Optimization of peptide linker length in production of MHC class II/peptide tetrameric complexes increases yield and stability, and allows identification of antigen-specific CD4+T cells in peripheral blood mononuclear cells.
Cunliffe SL., Wyer JR., Sutton JK., Lucas M., Harcourt G., Klenerman P., McMichael AJ., Kelleher AD.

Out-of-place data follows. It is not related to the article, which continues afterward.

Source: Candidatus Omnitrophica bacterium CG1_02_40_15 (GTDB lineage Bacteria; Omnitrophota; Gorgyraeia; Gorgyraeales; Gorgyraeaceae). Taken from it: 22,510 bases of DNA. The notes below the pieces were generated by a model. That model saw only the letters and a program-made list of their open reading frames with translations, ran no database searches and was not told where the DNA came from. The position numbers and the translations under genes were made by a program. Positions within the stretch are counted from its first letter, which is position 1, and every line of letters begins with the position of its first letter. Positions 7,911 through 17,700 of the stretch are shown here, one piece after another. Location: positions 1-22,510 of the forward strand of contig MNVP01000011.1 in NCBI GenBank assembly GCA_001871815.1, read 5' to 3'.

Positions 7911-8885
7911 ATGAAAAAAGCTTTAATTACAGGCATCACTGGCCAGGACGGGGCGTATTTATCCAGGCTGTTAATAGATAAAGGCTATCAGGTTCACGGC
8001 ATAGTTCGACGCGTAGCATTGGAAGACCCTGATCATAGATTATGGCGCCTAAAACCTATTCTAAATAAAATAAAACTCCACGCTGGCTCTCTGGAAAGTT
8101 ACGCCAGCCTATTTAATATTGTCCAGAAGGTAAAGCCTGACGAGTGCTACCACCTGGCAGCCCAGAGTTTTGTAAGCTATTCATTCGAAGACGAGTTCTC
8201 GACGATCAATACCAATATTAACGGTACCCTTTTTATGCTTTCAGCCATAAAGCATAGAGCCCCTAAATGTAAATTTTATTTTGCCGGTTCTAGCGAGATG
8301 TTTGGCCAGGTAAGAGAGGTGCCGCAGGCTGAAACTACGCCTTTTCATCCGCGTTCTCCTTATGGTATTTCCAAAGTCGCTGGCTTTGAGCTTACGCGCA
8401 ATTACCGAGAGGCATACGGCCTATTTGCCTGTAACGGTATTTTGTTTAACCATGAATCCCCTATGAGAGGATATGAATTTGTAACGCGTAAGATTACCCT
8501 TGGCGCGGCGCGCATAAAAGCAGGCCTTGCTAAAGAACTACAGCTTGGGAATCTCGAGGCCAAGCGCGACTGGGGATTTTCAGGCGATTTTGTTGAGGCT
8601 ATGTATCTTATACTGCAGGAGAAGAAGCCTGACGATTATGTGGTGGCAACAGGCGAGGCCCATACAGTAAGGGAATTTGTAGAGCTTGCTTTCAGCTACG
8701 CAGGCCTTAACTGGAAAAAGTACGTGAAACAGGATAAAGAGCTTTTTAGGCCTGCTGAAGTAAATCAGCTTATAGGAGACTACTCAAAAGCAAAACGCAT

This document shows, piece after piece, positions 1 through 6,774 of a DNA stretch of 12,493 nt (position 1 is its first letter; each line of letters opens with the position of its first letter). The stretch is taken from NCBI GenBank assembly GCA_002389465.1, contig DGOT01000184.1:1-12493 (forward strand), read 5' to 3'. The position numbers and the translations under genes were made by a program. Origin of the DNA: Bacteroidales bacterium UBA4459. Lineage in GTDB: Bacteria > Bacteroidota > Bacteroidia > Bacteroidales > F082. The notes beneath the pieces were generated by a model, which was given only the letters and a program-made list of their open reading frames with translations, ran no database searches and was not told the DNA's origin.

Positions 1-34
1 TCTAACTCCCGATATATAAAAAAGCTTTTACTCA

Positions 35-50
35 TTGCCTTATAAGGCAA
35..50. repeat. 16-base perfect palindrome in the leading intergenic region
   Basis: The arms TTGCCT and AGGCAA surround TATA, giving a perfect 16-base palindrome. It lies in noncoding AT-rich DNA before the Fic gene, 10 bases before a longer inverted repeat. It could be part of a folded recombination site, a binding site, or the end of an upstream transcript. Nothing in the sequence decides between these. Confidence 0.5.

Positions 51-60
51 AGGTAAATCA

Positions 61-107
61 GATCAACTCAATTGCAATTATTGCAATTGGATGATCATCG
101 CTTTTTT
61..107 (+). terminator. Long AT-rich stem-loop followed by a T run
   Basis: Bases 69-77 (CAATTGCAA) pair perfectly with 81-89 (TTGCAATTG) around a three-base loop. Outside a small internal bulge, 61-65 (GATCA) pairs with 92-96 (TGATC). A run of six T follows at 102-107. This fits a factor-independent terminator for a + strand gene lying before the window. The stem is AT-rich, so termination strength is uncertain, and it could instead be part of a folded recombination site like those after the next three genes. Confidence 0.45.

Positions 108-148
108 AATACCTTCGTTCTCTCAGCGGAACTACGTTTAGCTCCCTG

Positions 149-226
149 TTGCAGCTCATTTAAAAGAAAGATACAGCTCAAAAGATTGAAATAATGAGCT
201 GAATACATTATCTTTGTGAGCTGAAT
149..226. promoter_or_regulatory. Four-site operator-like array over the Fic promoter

Reliable, efficient systems for producing soluble HLA-DR molecules, suitable for multimerization and use as staining reagents, have proved elusive. We found that the addition of a flexible linker between peptide and N terminus of the DRB1*0101-chain (Crawford, F., Kozono, H., White, J., Marrack, P. and Kappler, J., Immunity 1998. 8: 675-682.), results in greater in vitro folding efficiency of Escherichia coli-expressed alpha- and beta-chains, and increases both the yield and stability of the DRA1*0101/DRB1*0101/peptide complexes. Although a 10-amino acid linker functioned efficiently for a 20mer epitope from HIV p24, a longer linker was required to produce a DR1 MHC class II tetramer with the influenza hemagglutinin epitope (HA(306-318)). The DR1-HA tetramer was able to stain positively over 98% of a specific clone (HA 1.7) with only a brief 30-min incubation. The tetrameric complexes detected clone cells diluted into PBMC, with high sensitivity, coupled with low background staining in CD4(+) cells. It was possible to detect antigen-specific CD4(+) T cells within a population of PBMC stimulated with the HA peptide. This demonstrates the potential to monitor CD4(+) T cell responses in peripheral blood in a number of clinical scenarios.